Indian security personnel who’ve been fighting Maoists in the forests of central India over the last five years say their firefights don’t last more than 30-60 seconds. At the end, those who buckle—the untrained—are, more often than not, dead.
According to data from the Chhattisgarh police headquarters, the year 2008 alone saw 234 such encounters with the police, leaving 66 Maoists and 64 security personnel dead.
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The police estimate there are around 60,000 Maoists in the Bastar region, which comprises the southern part of Chhattisgarh. They are armed with light machine guns, AK-series guns, self-loading rifles, mortars and rocket-propelled grenades.
For untrained police personnel, fighting in Chhattisgarh’s dense Abhujmadh forests is difficult. “In terms of firepower, (the Maoists) are equivalent to the army. We have to have more numbers to offset them,” says Chhattisgarh director general of police Vishwa Ranjan. And since October, when the Union cabinet approved ‘Operation Green Hunt’, Central paramilitary forces consisting of Central Reserve Police Force (CRPF) and India Reserve battalions have been arriving in large numbers (unofficial estimates place the figures at 80,000) in Chhattisgarh.
It’s in this scenario that the Chhattisgarh Jungle Warfare (CTJW) College, set up by the state government in Kanker in 2005, assumes centre stage. At Kanker, near the state’s capital Raipur, police and paramilitary personnel get training in six-week modules—six each year, with each accommodating 600 personnel. The grey areas in police training are addressed, including “lack of soldierly and disciplinary traits; lack of physical and mental robustness; lack of knowledge of field craft and tactics and poor firing skills”.
Union home minister P. Chidambaram has denied the existence of an operation named Green Hunt, though the government does acknowledge the existence of an operation to reclaim areas from Maoists and establish government institutions there. For the Union government, it seems, Operation Green Hunt is a mythical creature, mostly denied, but resurrected when convenient.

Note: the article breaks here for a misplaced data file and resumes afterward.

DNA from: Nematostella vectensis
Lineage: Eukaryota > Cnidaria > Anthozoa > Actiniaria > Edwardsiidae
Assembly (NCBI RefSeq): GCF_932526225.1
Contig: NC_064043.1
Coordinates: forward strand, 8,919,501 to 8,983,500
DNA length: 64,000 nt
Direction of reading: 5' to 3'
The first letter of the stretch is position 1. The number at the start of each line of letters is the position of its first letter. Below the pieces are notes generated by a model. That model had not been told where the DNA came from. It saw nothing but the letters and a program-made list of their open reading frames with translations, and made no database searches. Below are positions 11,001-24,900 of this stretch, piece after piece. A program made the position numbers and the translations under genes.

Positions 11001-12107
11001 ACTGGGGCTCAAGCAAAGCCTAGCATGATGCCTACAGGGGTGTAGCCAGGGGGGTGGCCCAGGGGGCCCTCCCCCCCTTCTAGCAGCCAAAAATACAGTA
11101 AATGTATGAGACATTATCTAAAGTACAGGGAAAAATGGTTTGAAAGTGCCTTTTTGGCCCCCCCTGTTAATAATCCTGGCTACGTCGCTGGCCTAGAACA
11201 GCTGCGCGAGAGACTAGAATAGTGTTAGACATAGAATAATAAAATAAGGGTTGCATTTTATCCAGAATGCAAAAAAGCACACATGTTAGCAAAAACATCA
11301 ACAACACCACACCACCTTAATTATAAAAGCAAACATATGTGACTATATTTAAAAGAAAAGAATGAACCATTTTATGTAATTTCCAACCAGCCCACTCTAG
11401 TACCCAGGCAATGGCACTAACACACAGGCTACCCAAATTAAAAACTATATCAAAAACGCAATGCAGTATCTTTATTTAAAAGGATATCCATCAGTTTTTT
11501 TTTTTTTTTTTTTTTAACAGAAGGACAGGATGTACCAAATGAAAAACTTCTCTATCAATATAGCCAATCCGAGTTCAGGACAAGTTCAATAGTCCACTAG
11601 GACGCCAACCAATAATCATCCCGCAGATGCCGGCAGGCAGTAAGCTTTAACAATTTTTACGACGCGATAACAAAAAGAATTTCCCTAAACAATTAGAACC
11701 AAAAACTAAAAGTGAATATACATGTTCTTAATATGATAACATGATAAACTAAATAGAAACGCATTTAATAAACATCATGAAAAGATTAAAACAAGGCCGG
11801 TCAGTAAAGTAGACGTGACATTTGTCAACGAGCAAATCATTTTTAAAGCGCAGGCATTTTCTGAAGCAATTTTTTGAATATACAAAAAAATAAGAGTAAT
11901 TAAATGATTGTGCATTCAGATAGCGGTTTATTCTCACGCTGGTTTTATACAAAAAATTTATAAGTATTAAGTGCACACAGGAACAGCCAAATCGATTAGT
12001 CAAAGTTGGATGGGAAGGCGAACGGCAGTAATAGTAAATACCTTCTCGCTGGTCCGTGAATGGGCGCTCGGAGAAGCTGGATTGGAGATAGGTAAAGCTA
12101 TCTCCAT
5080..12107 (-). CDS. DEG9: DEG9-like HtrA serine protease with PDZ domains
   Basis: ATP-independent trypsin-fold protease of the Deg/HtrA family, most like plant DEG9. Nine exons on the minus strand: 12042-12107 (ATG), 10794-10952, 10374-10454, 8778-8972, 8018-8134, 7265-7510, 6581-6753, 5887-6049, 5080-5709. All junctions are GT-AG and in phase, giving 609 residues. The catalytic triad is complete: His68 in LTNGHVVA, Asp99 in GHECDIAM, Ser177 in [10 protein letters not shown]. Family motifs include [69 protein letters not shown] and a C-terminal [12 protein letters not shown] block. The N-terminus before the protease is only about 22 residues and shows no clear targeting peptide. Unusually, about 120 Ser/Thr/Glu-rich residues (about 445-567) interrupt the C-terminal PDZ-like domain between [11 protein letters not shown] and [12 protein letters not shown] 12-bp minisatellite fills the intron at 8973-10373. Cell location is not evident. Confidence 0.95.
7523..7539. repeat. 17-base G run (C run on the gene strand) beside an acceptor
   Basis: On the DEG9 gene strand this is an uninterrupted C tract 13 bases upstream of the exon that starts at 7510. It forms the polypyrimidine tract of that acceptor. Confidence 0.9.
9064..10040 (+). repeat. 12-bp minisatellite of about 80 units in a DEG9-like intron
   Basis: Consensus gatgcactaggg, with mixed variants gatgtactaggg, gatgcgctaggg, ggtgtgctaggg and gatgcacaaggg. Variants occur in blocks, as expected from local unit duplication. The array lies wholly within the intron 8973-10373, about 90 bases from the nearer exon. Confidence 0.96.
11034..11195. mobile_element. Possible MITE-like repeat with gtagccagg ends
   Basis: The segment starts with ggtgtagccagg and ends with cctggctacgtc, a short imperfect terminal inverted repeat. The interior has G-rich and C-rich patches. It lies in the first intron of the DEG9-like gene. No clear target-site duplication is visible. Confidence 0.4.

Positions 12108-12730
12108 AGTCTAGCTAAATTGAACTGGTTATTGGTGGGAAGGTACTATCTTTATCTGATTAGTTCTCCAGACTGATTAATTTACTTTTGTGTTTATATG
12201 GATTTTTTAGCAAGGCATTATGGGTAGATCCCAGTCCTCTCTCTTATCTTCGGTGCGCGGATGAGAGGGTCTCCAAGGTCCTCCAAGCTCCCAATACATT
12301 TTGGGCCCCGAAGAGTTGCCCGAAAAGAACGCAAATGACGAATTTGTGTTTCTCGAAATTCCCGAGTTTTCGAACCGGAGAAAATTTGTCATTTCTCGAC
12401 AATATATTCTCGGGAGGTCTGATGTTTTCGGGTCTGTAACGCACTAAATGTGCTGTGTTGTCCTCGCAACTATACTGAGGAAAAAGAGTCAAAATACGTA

Certainly, no major offensives have been launched so far. The state police and Union home ministry give several reasons for this, including lack of adequate preparation, the Jharkhand assembly elections and most recently, the observance of Republic Day.
But though no real gains have been possible, the preparations at least seem to be making headway. After training at the college, police personnel are inducted into the Special Task Force (STF). In a June report for the Institute for Defence Studies and Analyses, a Delhi-based defence think tank, Om Shankar Jha, a Border Security Force (BSF) commandant, observed that STF personnel perform better in anti-Maoist operations, with the fewest casualties, indicating some success for the training programme. According to the report, the Union government is conceptualizing another jungle warfare college for the state.
Despite it all, Lieutenant Colonel Joginder Singh, deputy director of CTJW College, observes that it is difficult for government forces to completely overcome Maoists. “What we can do is to establish government institutions and provide support. I think about 80-90% of those living in the forests are neutral and only about 10% are Maoists or their supporters.” The major part of the effort, he says, should be to woo them with civic action—apparently, the STF personnel are trained in this too.